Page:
I met some people who worked with Veerappan. Many officers who at various times were hunting for him. Met people who would go into the forest to meet him. Then I met a couple of people who infiltrated his gang. I met his wife, from whom I got a lot of personal details about the man.

But instead of making a biopic, I wanted to make it from the POV of the people who killed him. They need to know him and they need to know what went wrong in previous attempts to catch him.

It's not his POV. It's the true story behind Asia's largest manhunt. So we only know what they know. It’s not a biopic.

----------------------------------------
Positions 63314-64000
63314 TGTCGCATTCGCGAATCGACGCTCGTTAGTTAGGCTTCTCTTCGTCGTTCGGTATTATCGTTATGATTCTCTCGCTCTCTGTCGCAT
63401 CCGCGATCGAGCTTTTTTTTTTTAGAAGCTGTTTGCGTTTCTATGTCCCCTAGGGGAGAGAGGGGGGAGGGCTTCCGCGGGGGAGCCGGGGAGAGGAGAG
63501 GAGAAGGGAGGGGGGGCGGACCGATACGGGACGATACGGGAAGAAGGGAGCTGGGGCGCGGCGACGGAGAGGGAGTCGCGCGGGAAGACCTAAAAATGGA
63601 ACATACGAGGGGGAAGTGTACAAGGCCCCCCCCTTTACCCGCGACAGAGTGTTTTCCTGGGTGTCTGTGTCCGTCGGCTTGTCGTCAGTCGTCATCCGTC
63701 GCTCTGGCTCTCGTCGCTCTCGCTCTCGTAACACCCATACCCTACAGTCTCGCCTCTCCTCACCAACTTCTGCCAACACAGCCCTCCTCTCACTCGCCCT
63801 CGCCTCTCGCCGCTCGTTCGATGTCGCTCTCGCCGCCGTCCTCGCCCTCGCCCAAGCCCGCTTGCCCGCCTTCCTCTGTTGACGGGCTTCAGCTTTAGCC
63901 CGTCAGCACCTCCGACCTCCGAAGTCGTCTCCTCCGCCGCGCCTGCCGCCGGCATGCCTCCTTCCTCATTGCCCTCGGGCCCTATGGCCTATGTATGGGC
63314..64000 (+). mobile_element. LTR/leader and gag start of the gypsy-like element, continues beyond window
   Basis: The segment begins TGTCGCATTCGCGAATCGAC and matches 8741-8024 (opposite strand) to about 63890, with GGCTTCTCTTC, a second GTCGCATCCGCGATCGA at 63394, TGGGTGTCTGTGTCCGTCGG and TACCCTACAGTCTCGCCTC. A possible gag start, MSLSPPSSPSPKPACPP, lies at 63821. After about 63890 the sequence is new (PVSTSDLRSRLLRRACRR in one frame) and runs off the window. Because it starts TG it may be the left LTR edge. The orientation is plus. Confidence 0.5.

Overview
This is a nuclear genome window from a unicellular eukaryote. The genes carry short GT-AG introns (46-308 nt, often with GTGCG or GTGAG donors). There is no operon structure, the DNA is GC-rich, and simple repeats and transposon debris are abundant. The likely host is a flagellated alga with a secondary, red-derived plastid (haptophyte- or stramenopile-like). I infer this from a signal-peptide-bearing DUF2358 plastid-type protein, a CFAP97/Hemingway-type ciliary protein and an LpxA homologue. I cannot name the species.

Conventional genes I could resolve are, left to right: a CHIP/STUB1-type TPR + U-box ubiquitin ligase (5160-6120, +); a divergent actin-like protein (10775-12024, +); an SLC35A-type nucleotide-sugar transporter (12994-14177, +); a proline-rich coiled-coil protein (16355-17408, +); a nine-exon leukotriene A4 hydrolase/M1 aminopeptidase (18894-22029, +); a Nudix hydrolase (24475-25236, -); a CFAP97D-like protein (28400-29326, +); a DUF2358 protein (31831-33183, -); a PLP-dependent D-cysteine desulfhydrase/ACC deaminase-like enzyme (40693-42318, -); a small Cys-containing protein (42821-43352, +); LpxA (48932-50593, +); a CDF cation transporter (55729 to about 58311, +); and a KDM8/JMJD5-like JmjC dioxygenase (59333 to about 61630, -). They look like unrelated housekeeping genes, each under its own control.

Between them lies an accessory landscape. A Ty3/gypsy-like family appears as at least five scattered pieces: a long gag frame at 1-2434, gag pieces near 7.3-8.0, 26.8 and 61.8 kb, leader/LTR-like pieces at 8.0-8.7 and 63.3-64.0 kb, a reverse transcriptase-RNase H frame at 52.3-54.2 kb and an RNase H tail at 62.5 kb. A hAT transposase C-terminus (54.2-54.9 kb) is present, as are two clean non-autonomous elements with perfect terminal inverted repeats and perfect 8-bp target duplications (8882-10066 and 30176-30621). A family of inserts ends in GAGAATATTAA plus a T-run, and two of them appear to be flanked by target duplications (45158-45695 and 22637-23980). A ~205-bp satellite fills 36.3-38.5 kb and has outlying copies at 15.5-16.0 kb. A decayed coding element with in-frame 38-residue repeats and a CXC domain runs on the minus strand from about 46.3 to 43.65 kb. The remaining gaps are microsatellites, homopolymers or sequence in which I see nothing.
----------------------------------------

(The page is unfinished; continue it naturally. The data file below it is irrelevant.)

The first thing I do when I get up in the mornings is: watch porn, then read up on Donald Trump and ISIS. Maybe not necessarily in that order [laughs].

How much do you care about the aftermath?

I never think of this, never really cared about repercussions of... anything. That's the reason I'm so brazen. That's the reason I can write a book called Guns N Thighs. That’s the reason I can put out the tweets I put out, and all this should be indicative of the kind of guy I am. If I'm always concerned and thinking about what will happen, I won't be able to do any work. It's as simple as that.

Do you have any regrets about certain films you’ve made, or people you’ve fallen out with in the industry over the years?